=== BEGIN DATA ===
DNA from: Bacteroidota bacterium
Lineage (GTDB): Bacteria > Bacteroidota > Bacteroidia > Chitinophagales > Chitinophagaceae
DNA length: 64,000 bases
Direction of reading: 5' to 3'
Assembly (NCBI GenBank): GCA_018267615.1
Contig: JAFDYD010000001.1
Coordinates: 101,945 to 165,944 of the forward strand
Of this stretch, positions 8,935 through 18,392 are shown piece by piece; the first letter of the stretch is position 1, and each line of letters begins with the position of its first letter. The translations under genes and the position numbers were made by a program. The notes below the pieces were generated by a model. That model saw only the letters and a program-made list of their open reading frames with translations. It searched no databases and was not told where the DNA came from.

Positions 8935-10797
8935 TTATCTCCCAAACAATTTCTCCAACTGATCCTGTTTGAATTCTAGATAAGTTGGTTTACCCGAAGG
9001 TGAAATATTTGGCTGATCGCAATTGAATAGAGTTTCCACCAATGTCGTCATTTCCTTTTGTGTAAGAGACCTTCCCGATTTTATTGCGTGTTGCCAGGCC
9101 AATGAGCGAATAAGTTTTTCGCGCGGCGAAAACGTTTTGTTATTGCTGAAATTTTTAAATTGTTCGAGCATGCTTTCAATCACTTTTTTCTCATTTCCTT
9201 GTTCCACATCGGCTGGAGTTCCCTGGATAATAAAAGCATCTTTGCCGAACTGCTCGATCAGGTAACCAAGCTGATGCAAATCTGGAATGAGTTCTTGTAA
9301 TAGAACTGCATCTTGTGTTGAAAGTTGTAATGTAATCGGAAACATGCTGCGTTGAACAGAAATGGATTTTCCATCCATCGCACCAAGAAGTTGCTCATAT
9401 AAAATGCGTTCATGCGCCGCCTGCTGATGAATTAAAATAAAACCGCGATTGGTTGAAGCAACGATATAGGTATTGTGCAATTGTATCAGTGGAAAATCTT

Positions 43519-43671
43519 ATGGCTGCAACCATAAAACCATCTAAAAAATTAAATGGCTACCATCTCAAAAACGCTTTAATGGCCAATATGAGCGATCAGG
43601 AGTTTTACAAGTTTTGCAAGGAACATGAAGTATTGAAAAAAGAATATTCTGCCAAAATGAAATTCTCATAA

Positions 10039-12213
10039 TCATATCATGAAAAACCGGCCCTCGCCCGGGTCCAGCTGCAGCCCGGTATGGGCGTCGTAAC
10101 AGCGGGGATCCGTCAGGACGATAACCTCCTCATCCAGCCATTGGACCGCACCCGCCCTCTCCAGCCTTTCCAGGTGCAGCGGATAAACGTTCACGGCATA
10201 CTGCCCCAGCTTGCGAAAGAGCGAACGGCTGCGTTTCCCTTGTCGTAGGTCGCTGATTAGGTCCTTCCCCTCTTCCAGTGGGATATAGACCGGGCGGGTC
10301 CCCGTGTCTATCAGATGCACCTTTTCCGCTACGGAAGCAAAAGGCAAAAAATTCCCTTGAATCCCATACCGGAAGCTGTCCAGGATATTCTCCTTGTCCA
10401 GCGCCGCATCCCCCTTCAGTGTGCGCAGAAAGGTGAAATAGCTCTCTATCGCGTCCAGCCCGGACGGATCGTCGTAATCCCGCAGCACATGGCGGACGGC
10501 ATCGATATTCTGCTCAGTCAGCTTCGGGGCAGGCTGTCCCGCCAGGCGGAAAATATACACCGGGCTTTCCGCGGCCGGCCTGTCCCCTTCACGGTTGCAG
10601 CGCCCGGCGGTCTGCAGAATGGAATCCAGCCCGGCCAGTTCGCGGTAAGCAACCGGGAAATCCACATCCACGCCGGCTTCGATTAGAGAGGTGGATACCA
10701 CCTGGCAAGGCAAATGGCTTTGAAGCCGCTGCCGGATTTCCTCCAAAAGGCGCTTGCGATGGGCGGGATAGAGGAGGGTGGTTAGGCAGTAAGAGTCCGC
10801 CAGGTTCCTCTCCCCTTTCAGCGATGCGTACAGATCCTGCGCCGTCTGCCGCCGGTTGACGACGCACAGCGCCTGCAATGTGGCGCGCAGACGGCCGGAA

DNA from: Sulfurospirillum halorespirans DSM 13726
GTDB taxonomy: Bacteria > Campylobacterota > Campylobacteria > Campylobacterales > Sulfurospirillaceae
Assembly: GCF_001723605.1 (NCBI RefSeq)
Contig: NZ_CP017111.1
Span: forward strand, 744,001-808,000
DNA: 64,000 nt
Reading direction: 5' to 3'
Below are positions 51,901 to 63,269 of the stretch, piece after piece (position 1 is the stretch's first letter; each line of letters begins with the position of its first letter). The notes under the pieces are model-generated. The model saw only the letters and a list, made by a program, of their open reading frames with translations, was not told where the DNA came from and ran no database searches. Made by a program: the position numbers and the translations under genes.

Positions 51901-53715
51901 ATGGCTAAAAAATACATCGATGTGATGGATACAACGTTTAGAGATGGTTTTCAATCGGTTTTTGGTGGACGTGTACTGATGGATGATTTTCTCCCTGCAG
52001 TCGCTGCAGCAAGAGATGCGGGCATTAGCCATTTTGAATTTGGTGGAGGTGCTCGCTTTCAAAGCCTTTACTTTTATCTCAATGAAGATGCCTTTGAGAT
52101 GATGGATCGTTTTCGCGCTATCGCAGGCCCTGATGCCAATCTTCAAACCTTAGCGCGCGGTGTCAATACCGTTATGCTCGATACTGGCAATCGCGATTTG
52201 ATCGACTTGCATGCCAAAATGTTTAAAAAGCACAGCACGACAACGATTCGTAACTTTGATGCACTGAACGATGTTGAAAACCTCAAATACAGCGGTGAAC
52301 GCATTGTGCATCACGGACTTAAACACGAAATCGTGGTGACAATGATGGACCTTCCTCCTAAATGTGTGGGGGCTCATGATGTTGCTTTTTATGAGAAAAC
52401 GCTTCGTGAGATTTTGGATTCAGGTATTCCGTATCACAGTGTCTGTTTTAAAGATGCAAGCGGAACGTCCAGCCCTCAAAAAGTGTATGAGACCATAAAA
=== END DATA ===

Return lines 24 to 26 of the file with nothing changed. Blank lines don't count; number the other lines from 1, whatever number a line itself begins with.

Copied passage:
10401 GCGCCGCATCCCCCTTCAGTGTGCGCAGAAAGGTGAAATAGCTCTCTATCGCGTCCAGCCCGGACGGATCGTCGTAATCCCGCAGCACATGGCGGACGGC
10501 ATCGATATTCTGCTCAGTCAGCTTCGGGGCAGGCTGTCCCGCCAGGCGGAAAATATACACCGGGCTTTCCGCGGCCGGCCTGTCCCCTTCACGGTTGCAG
10601 CGCCCGGCGGTCTGCAGAATGGAATCCAGCCCGGCCAGTTCGCGGTAAGCAACCGGGAAATCCACATCCACGCCGGCTTCGATTAGAGAGGTGGATACCA